Media release from SHINE SA: Teen Pregnancy

SHINE SA, Issued: 25 May 2018

Following the release of the Australian Institute of Health and Wellbeing’s Report, that includes the latest figures on teen birth-rates, SHINE SA believes that a decrease in the teen birth-rate as indicated in the report, is a positive outcome from the study.

“A decrease may reflect better sexual health information for young people including education in schools, and better access to sexual health services”, said Dr Amy Moten, Coordinator, Medical Education at SHINE SA.

“Increased access to Long Acting reversible Contraception for young people, as promoted by Family Planning Alliance Australia, is also a significant factor in reducing teen pregnancy rates”, Dr Moten said.

Low socio-economic status can be a marker of poor health outcomes overall. This increases with remoteness from metropolitan areas and Indigenous status. This has been shown in previous studies and also is supported by national data regarding cervical screening that shows that low socio-economic and Indigenous status reduces the rate of screening compared to people from a higher socioeconomic areas.

Social determinants of health are linked to social and economic factors that influence health. Young people from a lower socioeconomic area are likely to have poorer health literacy, lower levels of education and poorer access to health services including contraception. These have all been shown to be linked to an increased birth rate over all ages. Barriers to access health and contraceptive services such as cost and availability of these services increase with distance from metropolitan areas.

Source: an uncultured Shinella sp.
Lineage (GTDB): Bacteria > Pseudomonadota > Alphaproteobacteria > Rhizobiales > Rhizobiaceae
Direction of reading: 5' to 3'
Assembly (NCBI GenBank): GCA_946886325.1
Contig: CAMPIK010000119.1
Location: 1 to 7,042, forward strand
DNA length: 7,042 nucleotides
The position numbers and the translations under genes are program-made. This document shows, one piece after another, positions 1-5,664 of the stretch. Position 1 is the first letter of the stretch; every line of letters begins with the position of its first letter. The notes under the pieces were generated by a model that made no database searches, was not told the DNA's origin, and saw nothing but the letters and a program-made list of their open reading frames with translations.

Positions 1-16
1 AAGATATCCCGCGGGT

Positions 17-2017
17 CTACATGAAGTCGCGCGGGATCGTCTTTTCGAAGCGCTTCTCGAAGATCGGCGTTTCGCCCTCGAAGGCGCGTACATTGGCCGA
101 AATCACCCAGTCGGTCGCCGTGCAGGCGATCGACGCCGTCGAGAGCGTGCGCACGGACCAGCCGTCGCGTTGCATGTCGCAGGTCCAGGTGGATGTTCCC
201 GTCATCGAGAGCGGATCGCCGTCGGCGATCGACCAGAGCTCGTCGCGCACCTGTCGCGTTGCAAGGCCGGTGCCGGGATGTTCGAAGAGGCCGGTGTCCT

“Generally, teen mums often face increased stigma about being a parent and should be supported in their decision to continue parenting”, Dr Moten said.

“At SHINE SA, we provide pregnancy testing, counselling and advice. When a young person is pregnant they can discuss their options and be referred to appropriate services. For a young person continuing to parent we would refer them to the Metropolitan Youth Health Service for example, which has a Young Parenting program”, Dr Moten said.

SHINE SA believes that young mums should be supported to continue their education as completing secondary school after pregnancy has been shown to improve long term outcomes in both mother and child.

Dr Amy Moten, Coordinator Medical Education, SHINE SA
Issued: 25 May 2018

 

Poorer outcomes for babies born to teen mums – often linked to low socioeconomic status

Australian Institute of Health and Welfare,  02 May 2018

Babies of teenage mothers often experience poorer health outcomes than babies born to women just a few years older, according to the Australian Institute of Health and Welfare’s (AIHW) first report on this subject.

The report, Teenage mothers in Australia 2015, shows that about 8,200 teenage mothers gave birth to 8,300 babies (3% of all babies) in 2015, down from 11,800 teenage mothers giving birth a decade earlier. Almost three-quarters of teenage mothers were aged 18 or 19.